What are blood clots?
A blood clot is an organized clump of hardened blood. Normal blood clotting helps stop blood loss, such as when you get a minor cut or scrape. However, a blood clot that forms inside a blood vessel (artery or vein) or in the heart is called a thrombus and is a serious medical condition. Blood clots can form in the superficial veins just below your skin, or they can form in the deeper, large veins (deep vein thrombosis). Blood clots can also dislodge and move from their initial location to another. This is called an embolism.
Blood clots are more common in people who cannot move around easily because of advanced age, injury, surgery, or disease. People with certain blood clotting disorders that make their blood clot more easily have an increased risk of developing blood clots in the deep veins. In addition, certain cancers and estrogen-based medications can increase your risk for blood clots.
A blood clot is dangerous because it can block or reduce the flow of blood to the part of the body in which it formed. This blockage causes a lack of oxygen to the tissues (called ischemia) and eventually leads to permanent tissue damage.
Blood clots can also break apart from the blood vessel wall and travel to another location, such as the brain or lung, leading to catastrophic consequences. A blood clot that travels to the lung can lead to a pulmonary embolism, permanent lung damage, and even sudden death. A blood clot that travels to the brain can cause a stroke. A blood clot that forms within the arteries of the heart can cause a heart attack.
Your risk of developing blood clots can be minimized by making certain lifestyle changes and following your doctor’s treatment plan. In particular, regular exercise, smoking cessation, elevating your feet, and frequently changing your body position can help prevent blood clots from forming.
What symptoms might occur with blood clots?
Blood clots can form without any related symptoms. However, there are certain hallmark symptoms that may accompany a blood clot:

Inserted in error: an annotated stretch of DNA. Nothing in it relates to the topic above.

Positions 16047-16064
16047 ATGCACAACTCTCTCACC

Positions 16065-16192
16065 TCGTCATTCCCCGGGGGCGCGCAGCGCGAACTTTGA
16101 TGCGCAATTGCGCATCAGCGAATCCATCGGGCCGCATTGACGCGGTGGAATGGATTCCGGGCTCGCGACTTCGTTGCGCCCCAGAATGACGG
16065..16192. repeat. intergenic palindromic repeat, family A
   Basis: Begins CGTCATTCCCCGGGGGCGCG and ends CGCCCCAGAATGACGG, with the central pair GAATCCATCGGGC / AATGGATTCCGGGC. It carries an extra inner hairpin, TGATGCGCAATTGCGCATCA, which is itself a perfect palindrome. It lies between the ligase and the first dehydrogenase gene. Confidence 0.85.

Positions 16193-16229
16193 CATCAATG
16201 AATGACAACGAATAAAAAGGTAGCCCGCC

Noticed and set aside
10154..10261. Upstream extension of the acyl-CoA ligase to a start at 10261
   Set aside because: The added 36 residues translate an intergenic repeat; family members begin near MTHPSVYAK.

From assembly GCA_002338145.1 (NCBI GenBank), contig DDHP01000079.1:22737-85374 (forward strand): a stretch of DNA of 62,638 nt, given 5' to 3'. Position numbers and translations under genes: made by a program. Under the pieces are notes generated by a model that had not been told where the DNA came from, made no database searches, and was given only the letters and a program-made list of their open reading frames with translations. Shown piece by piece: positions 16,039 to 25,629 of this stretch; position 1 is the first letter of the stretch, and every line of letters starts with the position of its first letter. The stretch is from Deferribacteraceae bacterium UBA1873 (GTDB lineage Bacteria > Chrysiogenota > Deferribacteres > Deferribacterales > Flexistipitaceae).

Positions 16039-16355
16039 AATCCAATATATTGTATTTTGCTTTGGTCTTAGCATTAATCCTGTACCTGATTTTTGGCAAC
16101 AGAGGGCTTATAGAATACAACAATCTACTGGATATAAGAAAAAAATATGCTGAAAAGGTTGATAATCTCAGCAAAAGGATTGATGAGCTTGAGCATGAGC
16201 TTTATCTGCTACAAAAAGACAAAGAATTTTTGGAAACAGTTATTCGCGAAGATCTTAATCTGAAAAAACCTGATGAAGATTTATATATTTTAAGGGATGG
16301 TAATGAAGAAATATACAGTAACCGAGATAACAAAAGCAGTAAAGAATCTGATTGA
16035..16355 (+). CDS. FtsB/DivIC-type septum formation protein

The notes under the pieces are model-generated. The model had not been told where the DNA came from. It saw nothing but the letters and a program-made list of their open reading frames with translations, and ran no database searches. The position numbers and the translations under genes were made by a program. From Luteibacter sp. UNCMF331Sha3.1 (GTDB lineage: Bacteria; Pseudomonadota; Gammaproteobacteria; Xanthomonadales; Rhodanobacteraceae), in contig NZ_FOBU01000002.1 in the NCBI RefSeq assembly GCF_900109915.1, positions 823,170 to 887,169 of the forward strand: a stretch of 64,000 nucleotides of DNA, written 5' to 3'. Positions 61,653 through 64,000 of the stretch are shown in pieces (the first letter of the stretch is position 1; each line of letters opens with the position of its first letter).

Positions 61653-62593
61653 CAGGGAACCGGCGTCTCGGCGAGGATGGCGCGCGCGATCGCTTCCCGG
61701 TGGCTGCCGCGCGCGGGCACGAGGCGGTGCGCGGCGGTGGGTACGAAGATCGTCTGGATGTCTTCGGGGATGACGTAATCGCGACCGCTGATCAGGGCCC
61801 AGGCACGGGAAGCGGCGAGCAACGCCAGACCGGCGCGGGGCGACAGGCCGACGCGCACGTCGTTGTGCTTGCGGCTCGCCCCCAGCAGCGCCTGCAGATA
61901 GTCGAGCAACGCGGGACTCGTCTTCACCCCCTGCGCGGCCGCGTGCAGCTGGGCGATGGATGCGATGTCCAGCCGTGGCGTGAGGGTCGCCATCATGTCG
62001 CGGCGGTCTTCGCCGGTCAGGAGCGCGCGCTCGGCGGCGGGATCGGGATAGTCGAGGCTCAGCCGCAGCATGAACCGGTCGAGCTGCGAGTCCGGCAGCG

Localized warm spot on your arm or leg
Pain upon standing or putting all of your weight on one leg
Soreness in your arm or leg
Unexplained swelling in your arm or leg
Serious symptoms that might indicate a life-threatening condition:
Blood clots can quickly become a life-threatening condition that should be immediately evaluated in an emergency setting. Seek immediate medical care (call 911) if you, or someone you are with, have any of these life-threatening symptoms.
Symptoms that might indicate a blood clot in your lung (pulmonary embolism) include:
Chest pain, chest tightness, chest pressure, palpitations
Lightheadedness or fainting
Rapid heart rate (tachycardia)
Sudden cough, sometimes producing blood
Weak or absent pulse
Symptoms that might indicate a blood clot in your brain (stroke) include:
- Abnormal pupil size or reactivity to light
- Droopy eyelid
- Respiratory or breathing problems, such as shortness of breath, difficulty breathing, labored breathing, wheezing, not breathing, choking
- Sudden difficulty speaking
- Sudden inability to understand speech
- Sudden loss of coordination
- Sudden unexplained headache
- Sudden vision problems
Symptoms that might indicate a blood clot in your heart arteries (heart attack) include:
- Bad indigestion
- Chest pain, chest tightness, chest pressure, palpitations
- Chest pain moving to your shoulder, arm, face, jaw, teeth, or belly
- Shortness of breath
What causes blood clots?
Blood clots can form in response to several factors, including a sedentary lifestyle and underlying medical conditions that make your blood clot differently or reduce the flow of blood through the circulatory system. Your family history and genetic factors may also put you at an increased risk for blood clots.
Underlying medical conditions that are associated with blood clots
Certain medical conditions and procedures that can increase your risk for developing blood clots include:
- Antiphospholipid syndrome
- Arteriosclerosis (hardening of the arteries)
- Genetic factors that make your blood more likely to clot (Factor V Leiden mutation)
- Heart failure (deterioration of the heart’s ability to pump blood)
- Pelvis and leg bone fractures
- Polycythemia vera (rare bone marrow disease)
- Recent catheter placement for surgical procedure or drug delivery
- Recent surgery
Lifestyle and other factors that are associated with blood clots
Lifestyle and related factors include:
- Advanced age
- Family history of blood clots
- Long distance air travel
- Prolonged bed rest
- Sedentary lifestyle
Medications that are associated with blood clots
Some medications that are known to increase blood clotting (hypercoagulability) include:
- Anticancer chemotherapy
Birth control pills
Because the complications of untreated blood clots can be serious and life threatening, it is important to reduce your risk by altering your lifestyle and following your medical treatment plan. Blood clots that break loose and travel to other parts of the body can lead to serious complications, including: